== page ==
Cycladic chic: Fashion choices broaden scope at museum shop

Cycladic chic: Fashion choices broaden scope at museum shop

Cycladic figurines, helmets and amphorae on display at the Cycladic Art Museum in Athens provided the inspiration for a group of Greek designers to develop an exclusive collection currently on sale at the museum shop. The ancient Cycladic world’s austere forms are incorporated into the garments and accessories comprising “Cycladic Forms,” a project curated by veteran stylist Michalis Pandos. Ranging from clothes to jewelry, glasses, footwear, hats and scarves, the minimalist pieces are available at the Cycladic Shop for one month only – while special orders are also an option.

“Similarly to the museum, which is constantly opening new paths, the store is opening its own. With this in mind, we are renewing our selection of items, inviting new designers and opening up to design,” Thekla Foundou, in charge of sales at the Cycladic Shop, told Kathimerini. “Our aim is to intrigue our clients and attract new ones. At the same time, we want to experiment and showcase the work of the designers.”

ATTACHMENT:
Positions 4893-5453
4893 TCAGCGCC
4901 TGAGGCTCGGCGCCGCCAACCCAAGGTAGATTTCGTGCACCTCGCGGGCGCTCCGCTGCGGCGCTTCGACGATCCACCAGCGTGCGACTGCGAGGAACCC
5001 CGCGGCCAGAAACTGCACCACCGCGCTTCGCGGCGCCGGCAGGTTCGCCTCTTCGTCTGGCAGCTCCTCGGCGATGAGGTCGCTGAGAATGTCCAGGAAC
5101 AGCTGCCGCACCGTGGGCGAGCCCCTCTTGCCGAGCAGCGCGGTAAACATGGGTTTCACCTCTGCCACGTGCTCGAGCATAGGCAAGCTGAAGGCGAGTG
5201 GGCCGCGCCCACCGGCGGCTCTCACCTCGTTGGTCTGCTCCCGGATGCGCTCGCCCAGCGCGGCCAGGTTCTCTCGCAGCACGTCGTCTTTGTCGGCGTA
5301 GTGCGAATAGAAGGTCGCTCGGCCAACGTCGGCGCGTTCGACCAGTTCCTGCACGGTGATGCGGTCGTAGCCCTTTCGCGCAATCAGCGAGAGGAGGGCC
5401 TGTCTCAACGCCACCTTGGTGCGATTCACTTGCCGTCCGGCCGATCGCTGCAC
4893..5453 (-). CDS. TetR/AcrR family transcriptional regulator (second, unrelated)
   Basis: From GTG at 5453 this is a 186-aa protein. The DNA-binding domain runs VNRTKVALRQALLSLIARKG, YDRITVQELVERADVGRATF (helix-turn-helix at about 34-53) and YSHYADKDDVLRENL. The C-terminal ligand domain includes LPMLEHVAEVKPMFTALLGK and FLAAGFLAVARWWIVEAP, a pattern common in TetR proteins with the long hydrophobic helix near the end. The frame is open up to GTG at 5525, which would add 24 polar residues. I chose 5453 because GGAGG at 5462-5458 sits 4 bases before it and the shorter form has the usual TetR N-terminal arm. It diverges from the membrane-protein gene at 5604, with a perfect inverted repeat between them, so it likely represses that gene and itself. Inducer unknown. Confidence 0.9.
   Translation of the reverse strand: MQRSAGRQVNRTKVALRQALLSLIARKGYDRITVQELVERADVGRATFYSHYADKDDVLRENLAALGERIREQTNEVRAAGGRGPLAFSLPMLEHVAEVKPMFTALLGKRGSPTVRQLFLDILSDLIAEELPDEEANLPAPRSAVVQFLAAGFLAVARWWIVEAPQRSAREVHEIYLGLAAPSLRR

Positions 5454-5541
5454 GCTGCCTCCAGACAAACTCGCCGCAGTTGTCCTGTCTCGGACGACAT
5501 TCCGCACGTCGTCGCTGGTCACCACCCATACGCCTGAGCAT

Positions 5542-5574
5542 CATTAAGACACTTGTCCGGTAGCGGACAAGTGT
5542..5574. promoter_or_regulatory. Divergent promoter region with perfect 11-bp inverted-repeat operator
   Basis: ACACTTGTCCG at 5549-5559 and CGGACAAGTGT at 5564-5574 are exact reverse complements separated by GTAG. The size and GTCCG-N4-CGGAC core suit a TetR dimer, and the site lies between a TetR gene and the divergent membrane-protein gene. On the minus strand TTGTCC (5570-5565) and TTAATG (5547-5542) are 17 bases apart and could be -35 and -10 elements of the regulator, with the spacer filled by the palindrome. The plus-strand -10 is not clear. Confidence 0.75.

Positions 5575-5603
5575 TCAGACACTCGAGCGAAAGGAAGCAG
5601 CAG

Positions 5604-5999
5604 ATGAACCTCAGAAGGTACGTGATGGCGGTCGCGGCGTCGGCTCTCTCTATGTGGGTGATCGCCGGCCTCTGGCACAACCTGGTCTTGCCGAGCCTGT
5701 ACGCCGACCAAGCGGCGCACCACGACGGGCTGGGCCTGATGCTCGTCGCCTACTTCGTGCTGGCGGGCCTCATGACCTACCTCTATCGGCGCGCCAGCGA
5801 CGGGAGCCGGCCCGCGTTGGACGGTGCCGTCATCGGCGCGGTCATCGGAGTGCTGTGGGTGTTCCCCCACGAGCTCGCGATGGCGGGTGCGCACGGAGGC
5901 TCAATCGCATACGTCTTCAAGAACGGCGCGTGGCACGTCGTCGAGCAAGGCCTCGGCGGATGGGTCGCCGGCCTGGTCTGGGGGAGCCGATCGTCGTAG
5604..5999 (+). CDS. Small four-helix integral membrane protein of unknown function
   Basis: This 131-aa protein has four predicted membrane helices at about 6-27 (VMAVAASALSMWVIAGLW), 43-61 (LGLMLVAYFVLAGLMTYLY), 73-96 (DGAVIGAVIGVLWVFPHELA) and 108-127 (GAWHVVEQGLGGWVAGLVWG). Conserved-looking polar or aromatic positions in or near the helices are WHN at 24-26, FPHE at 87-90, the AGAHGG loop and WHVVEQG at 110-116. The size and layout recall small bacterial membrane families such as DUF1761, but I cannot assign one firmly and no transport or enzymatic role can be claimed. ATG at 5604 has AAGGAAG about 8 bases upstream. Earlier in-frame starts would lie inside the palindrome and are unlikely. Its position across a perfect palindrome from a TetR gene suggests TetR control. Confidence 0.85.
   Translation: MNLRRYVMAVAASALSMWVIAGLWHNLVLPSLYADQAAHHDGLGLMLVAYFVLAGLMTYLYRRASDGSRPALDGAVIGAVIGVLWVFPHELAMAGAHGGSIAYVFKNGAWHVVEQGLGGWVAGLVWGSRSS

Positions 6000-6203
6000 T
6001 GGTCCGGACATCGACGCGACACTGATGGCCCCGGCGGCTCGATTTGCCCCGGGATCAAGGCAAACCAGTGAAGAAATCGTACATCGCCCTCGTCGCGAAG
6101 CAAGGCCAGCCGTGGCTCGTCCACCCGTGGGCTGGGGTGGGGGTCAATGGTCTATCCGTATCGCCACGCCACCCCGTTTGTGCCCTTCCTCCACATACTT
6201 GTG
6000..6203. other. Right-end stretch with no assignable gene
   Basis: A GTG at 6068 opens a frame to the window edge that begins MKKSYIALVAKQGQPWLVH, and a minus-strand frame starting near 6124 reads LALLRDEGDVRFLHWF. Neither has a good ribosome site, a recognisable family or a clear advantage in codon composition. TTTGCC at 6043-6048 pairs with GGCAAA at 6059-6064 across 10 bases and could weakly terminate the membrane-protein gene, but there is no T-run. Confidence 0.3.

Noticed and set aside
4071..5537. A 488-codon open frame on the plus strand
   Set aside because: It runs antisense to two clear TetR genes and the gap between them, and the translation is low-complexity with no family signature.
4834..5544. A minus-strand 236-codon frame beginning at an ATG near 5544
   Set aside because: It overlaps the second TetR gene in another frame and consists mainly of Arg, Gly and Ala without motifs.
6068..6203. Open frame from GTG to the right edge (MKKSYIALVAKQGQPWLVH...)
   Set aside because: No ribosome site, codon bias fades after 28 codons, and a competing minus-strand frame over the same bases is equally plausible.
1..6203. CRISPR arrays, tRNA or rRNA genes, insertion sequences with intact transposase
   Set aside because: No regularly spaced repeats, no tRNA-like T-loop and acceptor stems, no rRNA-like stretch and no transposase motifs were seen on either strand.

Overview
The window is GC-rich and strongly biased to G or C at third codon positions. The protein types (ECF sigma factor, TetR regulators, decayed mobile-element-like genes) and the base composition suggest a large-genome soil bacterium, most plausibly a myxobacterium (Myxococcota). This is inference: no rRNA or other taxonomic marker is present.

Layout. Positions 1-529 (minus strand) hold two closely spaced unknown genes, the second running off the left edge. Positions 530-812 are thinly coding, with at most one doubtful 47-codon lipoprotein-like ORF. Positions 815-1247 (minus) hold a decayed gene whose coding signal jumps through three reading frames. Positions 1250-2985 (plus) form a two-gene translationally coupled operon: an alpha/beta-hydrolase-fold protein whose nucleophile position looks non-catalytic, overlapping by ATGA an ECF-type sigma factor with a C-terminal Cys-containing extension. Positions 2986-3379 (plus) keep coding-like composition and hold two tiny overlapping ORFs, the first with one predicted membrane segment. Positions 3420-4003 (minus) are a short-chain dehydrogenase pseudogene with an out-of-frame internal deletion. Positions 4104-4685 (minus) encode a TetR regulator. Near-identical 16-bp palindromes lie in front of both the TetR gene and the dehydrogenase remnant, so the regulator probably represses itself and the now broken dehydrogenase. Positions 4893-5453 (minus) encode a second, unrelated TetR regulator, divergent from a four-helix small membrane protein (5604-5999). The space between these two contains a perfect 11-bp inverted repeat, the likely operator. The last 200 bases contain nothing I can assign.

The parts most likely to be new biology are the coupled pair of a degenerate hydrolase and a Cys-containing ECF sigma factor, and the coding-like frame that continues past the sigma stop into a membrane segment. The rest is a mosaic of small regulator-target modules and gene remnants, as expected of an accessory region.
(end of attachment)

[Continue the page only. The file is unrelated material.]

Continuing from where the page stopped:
For the stylish “premiere” of garments and accessories at the museum shop, Pandos sought the talents of designers whose creative vision is close to Cycladic forms, as well as those who reworked the silhouettes with a fresh point of view. Taking part in the project are 14 Greek designers and brands: Blanc Hats, Angelos Bratis, Deux Hommes, Di Gaia, Digitaria, Yiorgos Eleftheriades, Ergon, Magneto, Maria Mastori, Apostolos Mitropoulos, Rien, Danai Sakellari, Uglybell and Zeus & Dione.

While “Cycladic Forms” serves as a curtain raiser for more sartorial choices at the shop, the project proves that the “Greek chic” idea is still part of the global fashion conversation. “The continuation of the ‘Greek chic’ trend suits us, but this is something which requires proper management,” Pandos told Kathimerini. “Meanwhile, the Cycladic civilization has a different departure point when it comes to inspiration. It is broader than the reinterpretation of an ancient column, for instance, it is about the Aegean light, as well as formalism. It is both more specific and more general.”

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